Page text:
The Hotel Pulitzer, Amsterdam is a Starwood Luxury Collection hotel with a story steeped in history. Located just a block from the Anne Frank House – the famous attic where Frank hid during WWII and now museum – the hotel has a history of its own.
Consisting of 25 historical canal houses – some dating back to the 1600s – the original houses were built more than 400 years ago. In the late 1960s, Herbert Pulitzer, a businessman, purchased the first 10 canal houses that would become the hotel. Over the years, additional canal houses are purchased. In the early 90s, Pulitzer decides to sell the hotel and it is first bought by an Italian chain and then in 1995 purchased by Starwood as a Sheraton hotel.
Between 1998 and 2000, the hotel was completely renovated and upon the completion, joined the Luxury Collection. The hotel fills several blocks and is in-between Keizersgracht and Prinsengracht with the entrance facing Prinsengracht and the restaurant on the backside facing Keizersgracht. The canal houses that face Prinsengracht were originally shops, warehouses and doubled as homes (the Anne Frank house is on Prinsengracht.) The canal houses on Keizersgracht were more grand and imposing as they were considered upscale when they were built.
The first houses were built in 1615 and today house the restaurant, bar and bedrooms ending with numbers 60 & 79. The imposing mansion at 224 Keizersgracht was built in 1620, and named De Saxenburg by its owner, Hans Lenaertsz. You can still see the name on the building today. In 1630, the Lenaertz bought several more houses today those are guestrooms ending in 12 – 19 and 31-57. I stayed in room 312 – pretty amazing to know that I was in a room dating back to the early 1600s.
In 1796 the estate is sold to Pieter van Winter and he adds Prinsengracht 323 and rebuilds it into a coach house today is contains guest rooms ending in 10 and 30 and the ground floor holds the lobby. After Winter’s death in 1807, the De Saxenburg mansion is turned into a chocolate factory and the rest is renovated into office and factory space. The residence was finally purchased in 1986 and became part of the Hotel Pulitzer.
The hotel retains much of its original charm. There are original hard-wood floors in some of the rooms, Delft tiles in the bathtubs and the hotel is a virtual maze connecting all of the canal houses that today make up the hotel.
The hotel is very conveniently located – about a 5-10 minute ride from Central Amsterdam Station or about a 20 minute walk, a 2-5 minute walk to the Anne Frank House, a 10 minute walk to the Dag Square and provides easy access to all other areas of the historic city.
The hotel offers a canal cruise on a historic canal boat that is more than 103 years old. The Tourist as it’s called, has carried hotel guests, celebrities and dignitaries – including Winston Churchill and the Queen of England. The cruise will cost €35 per person and takes about 1 hour. The group size is limited to around 10 -12 guests and children are welcome. I was very disappointed in the cruise – there were many other longer, less expensive cruise options that departed from in front of the hotel. In addition, the captain of the cruise was supposed to provide commentary throughout the cruise. Twice he stopped to talk on his cell phone. In addition, he let two young children (7/8 years old) steer the boat and then stand in the front of the boat blocking views for others. There was also a group – one man and his two teenage sons – who stood up the whole time blocking the windows on the left side of the boat for the entire cruise. Not one time did the captain ask them to sit down – I don’t think he could since he was so busy with the kids and his phone. As a result – I would recommend that you save money and take one of the non-hotel cruises.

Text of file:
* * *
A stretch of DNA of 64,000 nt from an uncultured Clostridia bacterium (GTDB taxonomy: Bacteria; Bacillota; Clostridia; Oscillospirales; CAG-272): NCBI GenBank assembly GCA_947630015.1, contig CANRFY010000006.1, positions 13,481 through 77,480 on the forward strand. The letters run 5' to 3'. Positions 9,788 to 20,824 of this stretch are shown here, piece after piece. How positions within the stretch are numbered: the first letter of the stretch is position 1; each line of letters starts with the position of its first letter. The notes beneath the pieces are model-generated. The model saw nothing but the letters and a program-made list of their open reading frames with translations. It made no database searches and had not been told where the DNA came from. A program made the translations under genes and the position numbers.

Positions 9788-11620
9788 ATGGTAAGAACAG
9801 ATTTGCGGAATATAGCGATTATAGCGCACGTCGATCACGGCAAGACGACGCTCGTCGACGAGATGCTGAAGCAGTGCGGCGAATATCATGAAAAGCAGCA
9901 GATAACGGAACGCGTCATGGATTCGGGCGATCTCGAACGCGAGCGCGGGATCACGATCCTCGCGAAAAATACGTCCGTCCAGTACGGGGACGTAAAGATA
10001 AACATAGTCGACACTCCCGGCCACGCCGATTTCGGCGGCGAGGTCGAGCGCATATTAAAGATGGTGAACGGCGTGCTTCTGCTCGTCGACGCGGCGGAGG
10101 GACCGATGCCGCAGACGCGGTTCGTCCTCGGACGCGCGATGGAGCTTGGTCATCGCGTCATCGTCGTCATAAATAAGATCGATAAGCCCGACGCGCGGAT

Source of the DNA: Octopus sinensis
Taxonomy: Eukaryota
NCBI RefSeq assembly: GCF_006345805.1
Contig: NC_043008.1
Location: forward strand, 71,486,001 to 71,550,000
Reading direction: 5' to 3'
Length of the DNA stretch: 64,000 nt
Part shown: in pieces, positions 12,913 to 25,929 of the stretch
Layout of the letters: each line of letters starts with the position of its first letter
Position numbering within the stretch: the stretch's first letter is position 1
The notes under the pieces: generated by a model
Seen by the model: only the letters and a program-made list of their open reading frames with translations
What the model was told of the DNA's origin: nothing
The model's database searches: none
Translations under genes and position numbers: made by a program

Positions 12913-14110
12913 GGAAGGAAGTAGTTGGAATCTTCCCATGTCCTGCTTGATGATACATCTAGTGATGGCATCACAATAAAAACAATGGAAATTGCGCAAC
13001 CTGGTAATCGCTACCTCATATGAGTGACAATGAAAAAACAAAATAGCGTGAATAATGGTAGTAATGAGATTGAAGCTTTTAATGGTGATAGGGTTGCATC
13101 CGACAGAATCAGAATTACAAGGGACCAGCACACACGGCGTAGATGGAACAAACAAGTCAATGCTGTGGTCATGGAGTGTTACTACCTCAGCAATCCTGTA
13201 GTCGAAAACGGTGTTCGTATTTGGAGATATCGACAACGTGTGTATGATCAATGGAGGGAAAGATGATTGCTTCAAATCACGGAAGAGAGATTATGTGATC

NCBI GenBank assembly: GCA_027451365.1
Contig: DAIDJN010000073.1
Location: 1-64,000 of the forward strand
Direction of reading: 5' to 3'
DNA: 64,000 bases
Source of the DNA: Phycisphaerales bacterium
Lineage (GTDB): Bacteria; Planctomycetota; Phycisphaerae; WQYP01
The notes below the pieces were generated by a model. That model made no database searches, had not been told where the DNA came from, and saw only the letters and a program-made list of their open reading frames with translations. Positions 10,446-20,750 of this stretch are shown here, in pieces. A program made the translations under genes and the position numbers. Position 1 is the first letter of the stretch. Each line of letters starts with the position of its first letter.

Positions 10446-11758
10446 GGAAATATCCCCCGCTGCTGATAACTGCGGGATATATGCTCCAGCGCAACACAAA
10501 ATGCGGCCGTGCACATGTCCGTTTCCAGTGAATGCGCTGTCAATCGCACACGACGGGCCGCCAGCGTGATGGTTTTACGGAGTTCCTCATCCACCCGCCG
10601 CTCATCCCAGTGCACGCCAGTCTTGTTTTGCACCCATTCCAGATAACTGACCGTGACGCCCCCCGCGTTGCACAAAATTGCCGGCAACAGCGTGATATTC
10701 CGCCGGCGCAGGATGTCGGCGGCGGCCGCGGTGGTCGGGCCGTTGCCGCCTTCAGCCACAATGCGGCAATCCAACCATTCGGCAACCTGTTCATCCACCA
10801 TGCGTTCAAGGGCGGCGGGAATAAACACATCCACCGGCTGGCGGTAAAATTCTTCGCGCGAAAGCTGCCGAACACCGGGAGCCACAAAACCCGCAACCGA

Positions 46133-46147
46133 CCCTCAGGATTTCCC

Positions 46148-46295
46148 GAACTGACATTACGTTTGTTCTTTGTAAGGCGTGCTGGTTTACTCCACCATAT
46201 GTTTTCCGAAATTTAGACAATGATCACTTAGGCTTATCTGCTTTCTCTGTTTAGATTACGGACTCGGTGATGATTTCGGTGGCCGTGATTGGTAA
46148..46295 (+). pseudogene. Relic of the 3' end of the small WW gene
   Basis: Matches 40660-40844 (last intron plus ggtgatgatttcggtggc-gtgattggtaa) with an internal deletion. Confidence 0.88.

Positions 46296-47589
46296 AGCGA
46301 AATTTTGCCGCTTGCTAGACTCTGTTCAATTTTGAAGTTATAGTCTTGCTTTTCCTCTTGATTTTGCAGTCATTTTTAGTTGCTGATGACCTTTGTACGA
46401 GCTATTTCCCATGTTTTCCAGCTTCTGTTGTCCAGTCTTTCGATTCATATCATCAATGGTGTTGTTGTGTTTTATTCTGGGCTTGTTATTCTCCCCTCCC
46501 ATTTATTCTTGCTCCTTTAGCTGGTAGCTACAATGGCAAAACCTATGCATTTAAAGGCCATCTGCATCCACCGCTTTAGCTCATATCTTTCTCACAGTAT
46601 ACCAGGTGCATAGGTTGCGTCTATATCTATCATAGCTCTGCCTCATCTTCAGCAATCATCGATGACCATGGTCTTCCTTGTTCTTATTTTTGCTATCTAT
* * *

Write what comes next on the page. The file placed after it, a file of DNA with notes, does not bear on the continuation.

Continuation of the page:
The hotel has a restaurant, a Bar, an espresso Bar, a gym and several gardens. I didn’t visit the espresso bar, but they did offer take-away breakfast options (like muffins, rolls, fruits, etc…)
Check-in was quick and easy – however, as a Platinum member there were no room upgrades available. The receptionist told me that since it was Easter weekend they were at capacity. I was also informed that breakfast was included, so for my Platinum check-in amenity I selected the points. I headed up to my room and quickly discovered some of the hotels charm – small elevators and sets of stairs that lead up and down through the corridors of the old canal houses that have been pieced together into the hotel. My room was only down one set of stairs – which was nice since I had luggage to carry.
Upon entering my room, I noticed immediately that it was small – and by small I mean like a shoebox. The room had a king-sized bed – you couldn’t stand two-by-two on either side of the bed and there probably wasn’t enough room to pass someone next to the bed. There was a very small desk – not enough room for my computer (a 13 inch laptop) and a tray from room service – with a small desk lamp and phone. There was a dresser with robe and slippers and safe – and some room for hanging and folded items as well.
There was also a mini-bar in the room. I opened the mini-bar – which I’ve now named the lamest mini-bar ever – to discover 1 bottle of wine, a can of beer, flavored water and an energy drink. On top of the min-bar were some peanuts and tic-tacs. The mini-bar menu was much more extensive and so I called the front desk to enquire. They said it should have been replenished and offered to have someone come and fill it. Friday went by, Saturday went by and Sunday went by and when I checked out Monday the mini-bar still contained the exact same items – no one came to refill it.